Christian Science Monitor 'Math makeover: Colleges swap lectures for active learning'

Lindsay Augustyn/CSMCE
Lindsay Augustyn/CSMCE

By Noble Ingram

March 22, 2018 — When Nathan Karas showed up to his first day of Intermediate Algebra at the University of Nebraska-Lincoln, the classroom didn’t quite look like what he expected.

For one, there weren’t any desks. Students collected around a handful of long tables. There also wasn’t a lecturing professor at the front of the room. Instead, an instructor and a learning assistant (LA) drifted throughout the class. And those other students Mr. Karas sat down with? They weren’t just his neighbors; they were his partners. Each table was expected to work, study, and take quizzes together, as a group.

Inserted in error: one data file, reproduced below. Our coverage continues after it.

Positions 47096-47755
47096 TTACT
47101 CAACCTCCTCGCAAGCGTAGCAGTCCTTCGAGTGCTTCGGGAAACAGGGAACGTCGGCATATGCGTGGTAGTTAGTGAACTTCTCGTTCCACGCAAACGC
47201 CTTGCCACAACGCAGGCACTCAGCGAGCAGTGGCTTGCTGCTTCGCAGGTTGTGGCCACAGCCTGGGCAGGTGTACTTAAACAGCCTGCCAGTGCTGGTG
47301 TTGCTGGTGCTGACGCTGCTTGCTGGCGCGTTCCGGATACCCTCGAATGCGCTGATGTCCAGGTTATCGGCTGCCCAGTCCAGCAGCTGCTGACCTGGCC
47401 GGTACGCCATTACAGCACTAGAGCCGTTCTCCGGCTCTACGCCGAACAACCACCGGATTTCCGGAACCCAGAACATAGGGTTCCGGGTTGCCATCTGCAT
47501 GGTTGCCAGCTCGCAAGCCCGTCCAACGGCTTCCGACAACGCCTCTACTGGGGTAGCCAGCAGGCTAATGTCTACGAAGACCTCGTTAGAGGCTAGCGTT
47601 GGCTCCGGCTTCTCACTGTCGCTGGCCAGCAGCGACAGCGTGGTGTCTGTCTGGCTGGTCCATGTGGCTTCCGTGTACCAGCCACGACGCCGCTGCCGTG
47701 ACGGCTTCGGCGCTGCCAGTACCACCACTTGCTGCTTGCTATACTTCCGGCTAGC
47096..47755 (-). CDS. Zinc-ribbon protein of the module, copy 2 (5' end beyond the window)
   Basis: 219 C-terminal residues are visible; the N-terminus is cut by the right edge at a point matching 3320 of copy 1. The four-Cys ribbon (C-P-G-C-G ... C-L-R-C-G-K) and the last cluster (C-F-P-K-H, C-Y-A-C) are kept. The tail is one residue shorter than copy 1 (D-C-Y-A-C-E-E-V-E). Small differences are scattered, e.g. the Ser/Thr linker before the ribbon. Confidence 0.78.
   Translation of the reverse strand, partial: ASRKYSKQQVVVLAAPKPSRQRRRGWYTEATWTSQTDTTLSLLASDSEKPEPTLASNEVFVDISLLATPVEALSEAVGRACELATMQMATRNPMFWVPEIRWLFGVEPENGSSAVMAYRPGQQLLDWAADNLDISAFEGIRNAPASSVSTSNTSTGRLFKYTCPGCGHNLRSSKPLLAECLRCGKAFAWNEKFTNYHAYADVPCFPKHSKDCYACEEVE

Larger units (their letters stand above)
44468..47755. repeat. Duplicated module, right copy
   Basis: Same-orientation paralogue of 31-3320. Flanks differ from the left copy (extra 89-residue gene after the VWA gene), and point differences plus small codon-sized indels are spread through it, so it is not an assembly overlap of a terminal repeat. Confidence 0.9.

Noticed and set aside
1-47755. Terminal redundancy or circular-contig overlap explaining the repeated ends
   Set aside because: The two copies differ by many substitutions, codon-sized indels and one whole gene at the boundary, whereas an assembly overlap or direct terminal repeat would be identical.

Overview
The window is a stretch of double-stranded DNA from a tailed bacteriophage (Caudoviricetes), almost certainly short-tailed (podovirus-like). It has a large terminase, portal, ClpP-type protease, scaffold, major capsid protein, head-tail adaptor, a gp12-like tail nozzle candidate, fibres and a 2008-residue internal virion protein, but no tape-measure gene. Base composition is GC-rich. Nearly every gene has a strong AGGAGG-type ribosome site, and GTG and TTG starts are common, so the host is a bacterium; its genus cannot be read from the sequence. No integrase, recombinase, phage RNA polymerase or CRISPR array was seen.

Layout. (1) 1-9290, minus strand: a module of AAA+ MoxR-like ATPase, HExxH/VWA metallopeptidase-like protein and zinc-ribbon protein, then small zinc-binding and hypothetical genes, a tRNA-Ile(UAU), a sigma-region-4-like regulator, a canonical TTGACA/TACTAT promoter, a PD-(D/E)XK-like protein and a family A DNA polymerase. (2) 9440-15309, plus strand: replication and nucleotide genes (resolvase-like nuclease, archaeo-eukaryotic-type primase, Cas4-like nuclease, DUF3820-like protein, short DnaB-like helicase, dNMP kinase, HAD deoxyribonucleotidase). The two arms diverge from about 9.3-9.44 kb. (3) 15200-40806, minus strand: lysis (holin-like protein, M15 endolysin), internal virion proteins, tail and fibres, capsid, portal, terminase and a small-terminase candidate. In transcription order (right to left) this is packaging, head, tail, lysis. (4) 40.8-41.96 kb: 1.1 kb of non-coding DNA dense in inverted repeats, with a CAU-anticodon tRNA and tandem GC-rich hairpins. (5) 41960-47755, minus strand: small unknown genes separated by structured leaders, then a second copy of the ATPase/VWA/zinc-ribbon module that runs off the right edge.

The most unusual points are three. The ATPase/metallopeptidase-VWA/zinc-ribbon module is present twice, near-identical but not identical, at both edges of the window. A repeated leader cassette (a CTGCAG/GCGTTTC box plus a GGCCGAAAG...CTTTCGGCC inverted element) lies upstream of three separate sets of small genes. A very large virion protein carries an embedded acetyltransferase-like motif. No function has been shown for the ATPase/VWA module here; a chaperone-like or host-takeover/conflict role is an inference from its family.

UNL is part of an initiative that fosters active learning methods – such as those found in debate and collaborative problem-solving – in college math courses. The project, called Student Engagement in Mathematics through an Institutional Network for Active Learning (SEMINAL), was born out of a crisis in university math: Too many students, especially students of color, were either failing out or giving up. In 2012, the President’s Council of Advisors on Science and Technology (PCAST) sought to determine why. Their findings: the traditional math classroom dynamic – with a lecturing instructor and an emphasis on individual work – doesn’t appeal to a broad swath of learners.

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